With the Fundamental Review of the Trading Book (FRTB) planned for phased rollout beginning in 2022, firms that can master the ability to apply accurate and relevant market data could unlock future business benefits under the new regime and strengthen the value-at-risk (VaR) framework for capital adequacy.

The new approach utilizes an alternative method of measuring market risk using expected shortfall (ES) as the primary exposure measure instead of VaR, while also ensuring alignment of the front office desk models with market risk calculations for their internal models.

FRTB represents the next generation of market risk regulatory capital rules for large, international financial institutions. It has also encouraged vendor solutions to develop alternative offerings that can help firms implement new risk management capabilities.

Among the many ambiguities of implementing the new regulation, internal modelling of market risk exposure is a well-known challenge across the industry. Without access to useful data, non-modellable risk factors (NMRFs) can result in suboptimal capital alignment with the underlying risks, which can undermine the viability of desk level internal models. In markets where data is scarce, sourcing quality market data will play a pivotal role in the difficulty of mitigating against non-modellable risk.

Firms should conduct a current-state assessment of market data capabilities and infrastructure to design and implement a robust market data solution. This requires a thorough understanding of key requirements, technology architecture and, operational effectiveness. From a current state perspective, firms must consider whether internally stored data satisfies the Risk Factor Eligibility Test (RFET), as well as stressed expected shortfall requirements.

To address the prioritized requirements, each asset class (e.g., credit) needs to be assessed in its component products (e.g., corporate bonds) and then sub-products (e.g., high yield versus investment grade), which are mapped to risk factors. Additionally, a risk factor can be broken down into a more granular level of risk drivers (points on a curve/surface). These buckets provide a mapping schema for RFET observations to be used as criteria in the sourcing decision.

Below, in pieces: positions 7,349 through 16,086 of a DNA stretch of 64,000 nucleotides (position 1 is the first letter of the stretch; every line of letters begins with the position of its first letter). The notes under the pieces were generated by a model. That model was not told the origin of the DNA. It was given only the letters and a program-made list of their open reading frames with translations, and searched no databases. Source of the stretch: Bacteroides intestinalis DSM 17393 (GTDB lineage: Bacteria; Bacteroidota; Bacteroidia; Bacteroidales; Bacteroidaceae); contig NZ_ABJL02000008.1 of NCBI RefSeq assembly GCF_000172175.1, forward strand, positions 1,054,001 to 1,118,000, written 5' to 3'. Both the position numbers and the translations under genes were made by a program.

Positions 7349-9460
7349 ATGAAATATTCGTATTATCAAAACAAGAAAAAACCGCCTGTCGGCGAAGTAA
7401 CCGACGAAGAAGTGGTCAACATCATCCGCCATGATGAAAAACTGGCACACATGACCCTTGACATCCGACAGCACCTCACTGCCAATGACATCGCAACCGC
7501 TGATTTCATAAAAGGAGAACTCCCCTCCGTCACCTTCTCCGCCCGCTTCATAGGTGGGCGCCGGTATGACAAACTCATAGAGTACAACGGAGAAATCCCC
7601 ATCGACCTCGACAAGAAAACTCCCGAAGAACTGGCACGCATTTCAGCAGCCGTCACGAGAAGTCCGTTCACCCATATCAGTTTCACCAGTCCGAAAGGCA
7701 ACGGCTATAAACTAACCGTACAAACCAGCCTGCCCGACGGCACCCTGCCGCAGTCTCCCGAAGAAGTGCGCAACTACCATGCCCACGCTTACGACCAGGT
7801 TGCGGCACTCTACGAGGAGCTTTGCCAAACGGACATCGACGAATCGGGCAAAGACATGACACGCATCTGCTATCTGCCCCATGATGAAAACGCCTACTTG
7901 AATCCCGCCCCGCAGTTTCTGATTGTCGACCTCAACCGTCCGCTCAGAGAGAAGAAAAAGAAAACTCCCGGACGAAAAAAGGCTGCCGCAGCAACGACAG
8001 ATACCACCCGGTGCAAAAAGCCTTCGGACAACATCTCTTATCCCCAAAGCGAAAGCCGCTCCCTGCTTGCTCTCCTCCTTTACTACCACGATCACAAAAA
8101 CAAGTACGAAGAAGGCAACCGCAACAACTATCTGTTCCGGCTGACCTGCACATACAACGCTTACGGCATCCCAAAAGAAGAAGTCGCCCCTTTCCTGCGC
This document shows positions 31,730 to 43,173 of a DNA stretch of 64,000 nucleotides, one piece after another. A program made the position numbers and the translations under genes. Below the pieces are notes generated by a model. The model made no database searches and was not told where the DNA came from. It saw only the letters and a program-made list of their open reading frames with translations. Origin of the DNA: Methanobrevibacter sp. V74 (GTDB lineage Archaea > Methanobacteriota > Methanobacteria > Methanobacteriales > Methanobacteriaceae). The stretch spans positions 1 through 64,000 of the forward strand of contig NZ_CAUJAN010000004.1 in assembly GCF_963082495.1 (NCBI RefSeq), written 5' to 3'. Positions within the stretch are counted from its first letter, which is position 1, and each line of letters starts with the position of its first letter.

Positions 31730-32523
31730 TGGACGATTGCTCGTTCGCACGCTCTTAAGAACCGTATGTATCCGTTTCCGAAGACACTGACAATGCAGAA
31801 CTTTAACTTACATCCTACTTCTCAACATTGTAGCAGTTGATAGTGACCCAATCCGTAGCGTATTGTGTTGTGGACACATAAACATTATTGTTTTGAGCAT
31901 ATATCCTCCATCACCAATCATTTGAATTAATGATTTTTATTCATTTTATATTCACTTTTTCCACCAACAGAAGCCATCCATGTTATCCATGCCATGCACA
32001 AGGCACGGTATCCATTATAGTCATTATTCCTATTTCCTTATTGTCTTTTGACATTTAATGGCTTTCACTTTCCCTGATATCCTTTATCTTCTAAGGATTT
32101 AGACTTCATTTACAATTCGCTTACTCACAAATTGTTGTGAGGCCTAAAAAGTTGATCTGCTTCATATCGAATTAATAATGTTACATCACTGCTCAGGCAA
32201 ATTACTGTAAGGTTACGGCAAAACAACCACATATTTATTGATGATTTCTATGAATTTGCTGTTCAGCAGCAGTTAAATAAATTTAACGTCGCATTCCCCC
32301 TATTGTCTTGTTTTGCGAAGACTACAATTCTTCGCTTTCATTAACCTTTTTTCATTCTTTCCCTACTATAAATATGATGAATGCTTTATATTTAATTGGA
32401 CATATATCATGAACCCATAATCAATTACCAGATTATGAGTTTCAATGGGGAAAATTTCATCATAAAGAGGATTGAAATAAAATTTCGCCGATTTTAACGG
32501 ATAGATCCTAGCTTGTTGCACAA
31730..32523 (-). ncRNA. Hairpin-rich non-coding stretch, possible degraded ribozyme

Banks can choose to address data gaps wholesale by designating a centralized source that accommodates FRTB alongside other market and credit risk data requirements. Ultimately, a firm can benefit significantly by investing in a centralized market data source that aggregates data from internal systems of record alongside external vendor data. This approach’s benefits include centralized governance and oversight structures to promote data quality and efficient delivery to multiple systems, models, and users. Specialized ‘risk security masters’ can be a benefit to firms, serving as golden sources of data with 24/7 data availability, enhanced data sets, and calculations.

Enhancing market data internally

For firms implementing the new regulation, improving a firm’s FRTB pricing observations strategy is a key concern.